Big3Bio provides recaps for events in the SFBay region, from major partnering/investor meetings to private forums and discussions. Check out all of the recaps here.
Perhaps the ultimate goal of medical intervention and prevention in the developed world is the extension of healthy lifespan, minimizing the maladies of aging and limiting the time during which
Perhaps the ultimate goal of medical intervention and prevention in the developed world is the extension of healthy lifespan, minimizing the maladies of aging and limiting the time during which we are incapacitated at the end of life. Scientists studying the seemingly inevitable phenomenon of aging have shown that environmental, lifestyle and genetic factors are all involved in this complex process. In this year’s conference, Personalized Medicine 12.0: Aging & Healthspan, we probe the fundamental science of aging, the expanding arsenal of therapies to help combat the ravages of age, the costs and benefits of an extended healthy lifespan, and the ethical issues involved in concierge healthcare and life extension treatments for the wealthy, while not effectively addressing the disparity among the less fortunate multitudes. Join us for a day of extraordinary presentations, thought-provoking discussion, and memorable networking in the heart of Biotech Bay.
All Day (Thursday)
Life science investors and start-ups they support have helped launch many important advances in medicine, health care, and biotech. They play a vital role in addressing unmet medical needs, through the
Life science investors and start-ups they support have helped launch many important advances in medicine, health care, and biotech. They play a vital role in addressing unmet medical needs, through the development of novel treatments and solutions. But ethical questions and challenges also arise. Occasionally, “scandals” have emerged – surrounding the marketing of prescription opioids; misleading and false claims of a technology as in the case of Theranos; inappropriate disclosure of inter-corporate relationships and insurance manipulation as in the case of Valeant; and conflicts of interest concerning the sale of patient info as happened at Sloan Kettering. At Yale University and elsewhere, student groups have criticized institutional investments in various companies, seeking greater accountability that portfolio companies meet higher ethical standards as a pre-qualifying condition for investing in them. Policy makers have also stated broadly that they want to address the increasing costs of medications.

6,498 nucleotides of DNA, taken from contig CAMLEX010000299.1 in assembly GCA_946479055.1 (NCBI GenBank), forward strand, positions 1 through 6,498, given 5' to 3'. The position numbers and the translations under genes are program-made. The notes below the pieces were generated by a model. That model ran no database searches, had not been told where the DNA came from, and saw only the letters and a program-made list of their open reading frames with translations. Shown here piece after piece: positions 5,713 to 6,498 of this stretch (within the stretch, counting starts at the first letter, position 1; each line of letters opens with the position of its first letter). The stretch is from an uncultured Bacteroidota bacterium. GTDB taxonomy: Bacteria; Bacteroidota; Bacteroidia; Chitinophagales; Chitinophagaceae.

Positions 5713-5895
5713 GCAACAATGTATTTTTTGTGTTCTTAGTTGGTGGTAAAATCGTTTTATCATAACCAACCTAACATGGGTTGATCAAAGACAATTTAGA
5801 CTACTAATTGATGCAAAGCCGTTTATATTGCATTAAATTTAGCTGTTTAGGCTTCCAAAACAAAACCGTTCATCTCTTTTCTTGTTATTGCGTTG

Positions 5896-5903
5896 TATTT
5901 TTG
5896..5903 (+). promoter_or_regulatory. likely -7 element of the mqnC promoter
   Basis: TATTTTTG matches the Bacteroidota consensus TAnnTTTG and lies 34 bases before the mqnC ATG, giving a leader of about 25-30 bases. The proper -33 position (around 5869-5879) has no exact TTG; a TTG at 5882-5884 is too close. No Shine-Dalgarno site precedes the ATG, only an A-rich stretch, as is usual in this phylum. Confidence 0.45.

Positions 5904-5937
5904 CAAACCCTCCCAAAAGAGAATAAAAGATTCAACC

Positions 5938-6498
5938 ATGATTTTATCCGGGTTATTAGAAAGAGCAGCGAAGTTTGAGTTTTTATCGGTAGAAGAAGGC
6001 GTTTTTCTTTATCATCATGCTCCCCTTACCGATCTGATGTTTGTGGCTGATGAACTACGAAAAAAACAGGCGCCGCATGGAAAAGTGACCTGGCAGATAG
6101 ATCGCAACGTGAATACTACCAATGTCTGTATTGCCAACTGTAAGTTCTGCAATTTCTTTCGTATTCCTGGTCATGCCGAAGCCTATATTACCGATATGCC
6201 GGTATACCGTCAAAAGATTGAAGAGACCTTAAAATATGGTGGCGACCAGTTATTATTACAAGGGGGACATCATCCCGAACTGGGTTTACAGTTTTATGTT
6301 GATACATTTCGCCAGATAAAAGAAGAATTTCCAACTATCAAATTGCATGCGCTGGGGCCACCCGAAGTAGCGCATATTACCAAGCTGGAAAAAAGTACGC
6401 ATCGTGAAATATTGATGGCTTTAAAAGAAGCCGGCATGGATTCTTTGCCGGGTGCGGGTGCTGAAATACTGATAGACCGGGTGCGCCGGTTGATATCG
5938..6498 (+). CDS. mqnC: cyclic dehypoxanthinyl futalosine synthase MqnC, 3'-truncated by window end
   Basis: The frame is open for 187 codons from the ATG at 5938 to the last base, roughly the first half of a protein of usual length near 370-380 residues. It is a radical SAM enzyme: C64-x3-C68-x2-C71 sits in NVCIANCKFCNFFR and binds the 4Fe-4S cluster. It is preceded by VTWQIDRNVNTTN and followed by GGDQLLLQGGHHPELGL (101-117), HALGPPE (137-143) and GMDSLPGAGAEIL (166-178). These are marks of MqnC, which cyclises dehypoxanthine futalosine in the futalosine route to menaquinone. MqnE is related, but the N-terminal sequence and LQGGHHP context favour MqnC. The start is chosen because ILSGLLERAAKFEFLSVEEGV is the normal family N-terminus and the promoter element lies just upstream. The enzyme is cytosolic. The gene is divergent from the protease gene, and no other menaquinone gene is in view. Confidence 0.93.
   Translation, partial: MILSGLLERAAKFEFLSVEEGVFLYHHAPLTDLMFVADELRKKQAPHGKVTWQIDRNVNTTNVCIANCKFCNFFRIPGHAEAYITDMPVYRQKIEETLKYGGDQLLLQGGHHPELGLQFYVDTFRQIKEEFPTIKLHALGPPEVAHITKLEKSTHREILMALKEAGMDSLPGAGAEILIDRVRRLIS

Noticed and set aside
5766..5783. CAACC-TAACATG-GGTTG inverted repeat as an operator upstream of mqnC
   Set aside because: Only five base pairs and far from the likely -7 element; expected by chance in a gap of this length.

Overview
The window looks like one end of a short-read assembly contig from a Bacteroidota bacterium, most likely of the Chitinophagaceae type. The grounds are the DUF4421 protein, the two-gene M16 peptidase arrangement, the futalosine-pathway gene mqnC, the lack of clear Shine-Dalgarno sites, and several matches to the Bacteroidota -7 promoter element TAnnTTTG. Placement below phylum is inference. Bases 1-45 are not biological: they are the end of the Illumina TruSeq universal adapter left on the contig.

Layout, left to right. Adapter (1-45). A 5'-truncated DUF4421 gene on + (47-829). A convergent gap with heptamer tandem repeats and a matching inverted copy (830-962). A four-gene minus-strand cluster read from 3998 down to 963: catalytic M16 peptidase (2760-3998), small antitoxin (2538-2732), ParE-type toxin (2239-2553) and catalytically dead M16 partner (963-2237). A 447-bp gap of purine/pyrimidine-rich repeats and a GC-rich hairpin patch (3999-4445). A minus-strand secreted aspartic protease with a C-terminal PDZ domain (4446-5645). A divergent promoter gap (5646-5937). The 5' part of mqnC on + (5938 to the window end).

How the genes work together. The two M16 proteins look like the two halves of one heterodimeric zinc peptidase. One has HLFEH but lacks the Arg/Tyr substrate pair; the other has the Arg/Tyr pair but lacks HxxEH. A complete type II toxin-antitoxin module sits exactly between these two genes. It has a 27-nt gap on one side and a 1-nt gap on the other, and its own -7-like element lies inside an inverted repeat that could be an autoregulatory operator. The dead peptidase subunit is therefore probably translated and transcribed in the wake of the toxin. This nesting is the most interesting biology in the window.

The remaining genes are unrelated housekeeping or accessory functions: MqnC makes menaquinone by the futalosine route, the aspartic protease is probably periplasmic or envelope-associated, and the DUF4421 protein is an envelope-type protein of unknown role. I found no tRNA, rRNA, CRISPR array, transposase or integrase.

This panel discussion features a diverse group of experts, all accomplished leaders in their respective fields. We will engage the panelists in a didactic exchange, and invite attendees to participate so that we can together examine key ethical issues pertaining to healthcare and biotech investing. The program offers a rare and unique opportunity to gather insights from esteemed Silicon Valley investors and biotech pioneers and others and to develop new vantage points through which ethical issues in life science investing can be viewed and considered.
Topics and questions include:
- Should Venture Capital companies and start-ups consider ethical issues and take these into account when investing, and if so, how and to what degree?
- How does the fiduciary responsibility to deliver ‘return on investment’ fit with ethical issues?
- What types of models exist, or could emerge to help instill higher ethical standards for health investing? (e.g, perhaps an ‘ethical scorecard’ in quarterly reports).
- How should VC firms and start-ups address these issues?
- Should we engage large corporations in the debate, and can we compel them to be part of the solution?
- What ‘next steps’ might be taken to bring about the most desirable outcomes?
(Thursday) 6:00 pm - 8:00 pm